Professor of Behavioural Science
Warwick Business School
University of Warwick
Address: Warwick Business School
University of WarwickEmail: email@example.com
Coventry, CV4 7AL
Phone: +44 (0)24 7652 4306
I am Professor of Behavioral Science at Warwick Business School, University of Warwick. and I was previously Professor of Strategy and Decision Making at University of Oxford and Associate Professor at Stanford Graduate School of Business. My research explores how learning, sampling, and chance mechanisms can offer novel explanations of important social phenomena including in-group bias, persistent inequality between individuals and firms, risk taking as well as conformity.
My research has shown how individuals might develop and maintain inaccurate beliefs because they rely on the biased samples of information they obtain from their experiences. In a series of five papers published in Psychological Review during the last ten years I have shown how a simple learning mechanism - the Hot Stove Effect - can offer novel interpretations of discrimination, ingroup-bias, social influence, and risk aversion (Denrell, 2015, 2007, 2005; Denrell and Le Mens, 2007; Le Mens and Denrell, 2011). My work has tried to show how these biases can emerge from the biased set of experiences people are exposed to instead of from cognitive limitations of human learners. The key idea is that the tendency to avoid alternatives with unfavourable past outcomes generates a biased set of experiences.
There is good experimental evidence in support of the Hot Stove Effect and researchers in psychology have applied it to explain regularities in diverse domains including why risk taking declines with experience (people stop sampling alternatives they had a negative experiences with and the probability that a negative experience has occurred increases over time, Erev et al, 2010, Journal of Behavioral Decision-Making) and why people underestimate the trustworthiness of others (if people false believe that others cannot be trusted they avoid them and by avoiding them their false belief cannot be disconfirmed, see Fetchenhauer & Dunning, 2010, Psychological Science). Researchers in finance (Dittmar and Duchin, 2016, Review of Financial Studies) have also shown that the hot stove effect can explain risk taking behavior by CEO's and CFO's. Using data on the past careers of these managers, Dittmar and Duchin examined whether managers had experience of being employed in firms that filed for bankruptcy or firms that experienced other adverse financial shocks. Managers with such adverse experiences were significantly more risk averse in the sense that they held less debt and invested less.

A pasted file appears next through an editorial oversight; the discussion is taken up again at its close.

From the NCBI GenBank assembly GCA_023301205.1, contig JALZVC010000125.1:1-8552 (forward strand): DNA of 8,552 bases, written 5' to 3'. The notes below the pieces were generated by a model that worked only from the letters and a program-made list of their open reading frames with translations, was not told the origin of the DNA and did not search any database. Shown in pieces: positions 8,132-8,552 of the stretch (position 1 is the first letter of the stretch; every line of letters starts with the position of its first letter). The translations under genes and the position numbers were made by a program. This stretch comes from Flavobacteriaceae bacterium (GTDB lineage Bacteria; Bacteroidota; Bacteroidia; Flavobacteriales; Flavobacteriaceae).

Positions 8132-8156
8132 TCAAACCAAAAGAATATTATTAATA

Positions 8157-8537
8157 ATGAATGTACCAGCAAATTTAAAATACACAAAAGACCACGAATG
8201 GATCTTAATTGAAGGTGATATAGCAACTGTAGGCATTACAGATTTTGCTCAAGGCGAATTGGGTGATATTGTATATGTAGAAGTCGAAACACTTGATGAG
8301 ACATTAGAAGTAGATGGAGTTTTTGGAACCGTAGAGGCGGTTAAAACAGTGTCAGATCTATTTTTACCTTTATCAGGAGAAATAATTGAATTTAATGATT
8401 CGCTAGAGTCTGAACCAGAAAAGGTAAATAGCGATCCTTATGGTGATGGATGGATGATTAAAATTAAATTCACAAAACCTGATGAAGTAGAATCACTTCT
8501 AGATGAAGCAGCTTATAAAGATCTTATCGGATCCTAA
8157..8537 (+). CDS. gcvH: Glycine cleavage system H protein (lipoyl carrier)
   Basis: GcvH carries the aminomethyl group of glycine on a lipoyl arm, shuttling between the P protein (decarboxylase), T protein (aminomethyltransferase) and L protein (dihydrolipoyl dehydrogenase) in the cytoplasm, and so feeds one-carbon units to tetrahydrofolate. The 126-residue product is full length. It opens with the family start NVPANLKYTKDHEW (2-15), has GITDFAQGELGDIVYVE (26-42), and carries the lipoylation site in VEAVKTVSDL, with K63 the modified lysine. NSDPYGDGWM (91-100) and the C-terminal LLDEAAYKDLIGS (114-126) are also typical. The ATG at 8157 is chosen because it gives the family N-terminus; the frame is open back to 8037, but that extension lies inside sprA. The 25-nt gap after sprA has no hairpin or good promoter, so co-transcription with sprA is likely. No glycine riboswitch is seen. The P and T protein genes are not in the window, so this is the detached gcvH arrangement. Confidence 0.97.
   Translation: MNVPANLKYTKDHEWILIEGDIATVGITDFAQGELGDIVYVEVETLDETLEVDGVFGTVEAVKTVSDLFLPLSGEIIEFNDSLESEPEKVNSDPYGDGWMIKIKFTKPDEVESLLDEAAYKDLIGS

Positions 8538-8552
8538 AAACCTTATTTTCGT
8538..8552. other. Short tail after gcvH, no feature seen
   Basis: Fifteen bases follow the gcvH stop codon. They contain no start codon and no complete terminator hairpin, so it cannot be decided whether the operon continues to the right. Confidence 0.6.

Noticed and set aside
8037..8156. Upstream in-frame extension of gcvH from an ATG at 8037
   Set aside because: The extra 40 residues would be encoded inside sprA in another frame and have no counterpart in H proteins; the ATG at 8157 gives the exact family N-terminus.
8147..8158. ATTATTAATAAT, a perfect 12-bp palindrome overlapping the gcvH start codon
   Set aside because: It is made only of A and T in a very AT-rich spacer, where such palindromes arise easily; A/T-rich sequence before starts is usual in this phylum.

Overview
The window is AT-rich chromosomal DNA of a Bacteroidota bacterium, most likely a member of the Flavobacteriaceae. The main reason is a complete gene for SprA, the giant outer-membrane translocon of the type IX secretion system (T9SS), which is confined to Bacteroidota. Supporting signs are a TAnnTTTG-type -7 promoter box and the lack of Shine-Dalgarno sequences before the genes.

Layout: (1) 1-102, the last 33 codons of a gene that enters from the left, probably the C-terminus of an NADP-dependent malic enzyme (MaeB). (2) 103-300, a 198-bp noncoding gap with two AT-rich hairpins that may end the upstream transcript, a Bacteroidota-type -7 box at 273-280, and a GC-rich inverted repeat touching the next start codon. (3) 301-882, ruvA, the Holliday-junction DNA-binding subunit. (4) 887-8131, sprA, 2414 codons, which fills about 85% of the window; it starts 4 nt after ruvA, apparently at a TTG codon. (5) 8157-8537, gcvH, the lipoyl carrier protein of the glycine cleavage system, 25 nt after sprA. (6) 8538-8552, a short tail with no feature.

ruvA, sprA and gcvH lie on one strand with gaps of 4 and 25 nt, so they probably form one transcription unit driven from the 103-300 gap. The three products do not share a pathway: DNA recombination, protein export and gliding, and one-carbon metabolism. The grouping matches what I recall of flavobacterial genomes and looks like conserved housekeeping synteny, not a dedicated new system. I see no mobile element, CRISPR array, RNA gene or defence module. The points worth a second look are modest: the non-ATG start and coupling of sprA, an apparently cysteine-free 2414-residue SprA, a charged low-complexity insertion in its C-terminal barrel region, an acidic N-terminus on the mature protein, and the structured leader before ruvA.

My work in organization theory and strategy has explored the implications of learning and imitation for the diffusion of best practice. Will best practices spread as a result of imitation? When does imitation fail or lead to adoption of risky practices? In a series of papers I have shown that imitation of top performers can lead to adoption of risky and inefficient practices. For example, in Denrell and Liu (PNAS, 2012) we show that rich-get-rich processes imply that the highest performers in fact are not the best (do not have the highest expected skill). The intuition is that extreme performance indicates the presence of strong rich-get-rich dynamics rather than exceptional skill. Persistent high performance can therefore be an indicator of inferior capabilities; a topic that we explore empirically in Denrell, Fang, and Zhao (Strategic Management Journal, 2013).
An important theme in my research is how randomness at the micro-level can give rise to patterns at the aggregate level which can offer parsimonious explanations of many regularities in strategic management and organization theory. For example, in Denrell (2004, Management Science) I proposed that a random walk model could account for much of the empirically observed persistence in performance. In Denrell and Kovacs (2008, Administrative Science Quarterly), we show how the common practice of studying only widely diffused practices and relatively large and successful industries can lead to spurious findings such as spurious non-monotonic density dependence. A survey of this line of research was published in Organization Science, 2015.